CANNES — Every year, one major celebrity descends on Cannes and gets the festival all atwitter. And every year festgoers along the Croisette are swept up with one juicy rumor that upstages all other gossip.
Usually, all that attention goes to movie stars and sexcapades. This year, the centers of speculation are Jean-Marie Messier and the behind-closed-doors escapades at Vivendi Universal.
In the last few days, chairman Messier, company execs, stockholders, U honcho Ron Meyer and (hmmm!?) Barry Diller all were scheduled to converge at Cannes at the same time.
Defenders of Messier shrug that there’s no hidden agenda: The company is now in the movie business and this is a friendly get-together.
Non, non, non! insist others. They claim the Bronfman family, which owns 6% of Viv U, is planning a hostile takeover: They’re fed up with its chairman, its $15 billion debt load and its declining stock price. The Bronfmans reportedly are eyeing the hostile takeover with the help of Vincent Bollore, a French corporate raider who owns a 2% stake in the company.
French culture minister Jean-Jacques Aillagon told Gallic daily Le Parisien, “The purchase of this group by a foreign company would have incalculable consequences. … We would seek to block or control such a sale.”
“Keep an eye on these events,” a Gallic source warns Variety ominously. This is film noir, 21st-century style.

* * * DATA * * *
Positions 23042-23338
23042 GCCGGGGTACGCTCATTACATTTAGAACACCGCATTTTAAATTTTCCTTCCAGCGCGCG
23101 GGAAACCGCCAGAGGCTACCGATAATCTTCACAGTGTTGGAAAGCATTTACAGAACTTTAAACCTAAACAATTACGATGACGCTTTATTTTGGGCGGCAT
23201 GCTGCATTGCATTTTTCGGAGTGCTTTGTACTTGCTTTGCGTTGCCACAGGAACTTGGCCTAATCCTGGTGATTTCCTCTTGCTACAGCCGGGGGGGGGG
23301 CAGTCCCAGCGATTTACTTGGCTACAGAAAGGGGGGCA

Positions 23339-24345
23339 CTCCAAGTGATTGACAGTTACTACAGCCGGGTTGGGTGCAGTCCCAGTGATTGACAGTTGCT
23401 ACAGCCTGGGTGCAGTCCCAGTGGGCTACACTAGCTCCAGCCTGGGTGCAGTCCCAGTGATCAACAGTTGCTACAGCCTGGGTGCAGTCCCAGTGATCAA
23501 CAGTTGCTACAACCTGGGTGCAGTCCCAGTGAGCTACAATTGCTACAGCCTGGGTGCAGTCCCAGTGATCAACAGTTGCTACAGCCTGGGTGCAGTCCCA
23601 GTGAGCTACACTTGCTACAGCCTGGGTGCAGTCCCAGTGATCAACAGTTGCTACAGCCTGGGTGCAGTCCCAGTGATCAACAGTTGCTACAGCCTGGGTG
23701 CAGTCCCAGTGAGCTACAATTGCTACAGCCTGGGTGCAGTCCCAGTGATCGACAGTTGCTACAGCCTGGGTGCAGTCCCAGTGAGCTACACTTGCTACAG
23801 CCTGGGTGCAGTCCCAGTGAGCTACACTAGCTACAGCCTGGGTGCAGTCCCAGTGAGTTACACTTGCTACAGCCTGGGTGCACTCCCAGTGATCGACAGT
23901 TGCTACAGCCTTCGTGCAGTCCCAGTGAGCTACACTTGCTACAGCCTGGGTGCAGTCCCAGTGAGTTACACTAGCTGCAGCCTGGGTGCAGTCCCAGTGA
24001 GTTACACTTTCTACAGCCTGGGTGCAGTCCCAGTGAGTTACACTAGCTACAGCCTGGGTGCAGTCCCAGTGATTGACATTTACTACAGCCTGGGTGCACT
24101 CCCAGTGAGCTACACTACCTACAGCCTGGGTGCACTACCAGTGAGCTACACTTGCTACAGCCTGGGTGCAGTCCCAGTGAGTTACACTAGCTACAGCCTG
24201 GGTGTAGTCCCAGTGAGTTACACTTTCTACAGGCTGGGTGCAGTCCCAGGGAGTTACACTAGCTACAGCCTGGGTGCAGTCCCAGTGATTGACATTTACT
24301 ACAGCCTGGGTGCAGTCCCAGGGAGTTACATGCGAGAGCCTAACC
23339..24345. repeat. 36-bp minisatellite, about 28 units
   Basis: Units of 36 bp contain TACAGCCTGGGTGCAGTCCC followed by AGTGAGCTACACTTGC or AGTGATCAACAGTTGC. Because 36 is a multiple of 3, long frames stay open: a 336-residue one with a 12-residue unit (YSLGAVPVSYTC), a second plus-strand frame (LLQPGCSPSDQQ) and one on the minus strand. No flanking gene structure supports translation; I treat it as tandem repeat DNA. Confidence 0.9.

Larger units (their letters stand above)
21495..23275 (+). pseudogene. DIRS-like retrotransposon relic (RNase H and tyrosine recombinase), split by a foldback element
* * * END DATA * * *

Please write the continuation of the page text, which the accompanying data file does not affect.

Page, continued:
Two big questions: Would a company oust its chairman without a successor, and, if so, who would that replacement be? Under French law, an American — Diller, for example — could not head up a Gallic company. Well, not unless that company were divided into sections, such as the U.S. holdings.
Every year, the eyes of the world turn to Cannes, but this year, the red-carpet arrivals, midnight screenings and press conferences seem pretty tame compared to the Viv U show.
Even jury president David Lynch has been involved, making a public statement defending Pierre Lescure and criticizing Messier’s actions. After all, it was Lescure and StudioCanal who helped rescue the helmer’s “Mulholland Drive” after it failed to gel as a TV project.
But one final question: If you were planning a coup of a multibillion-dollar conglomerate, would you do it in the middle of the Cannes Film Festival?
Eh, why not? It’s all showbiz.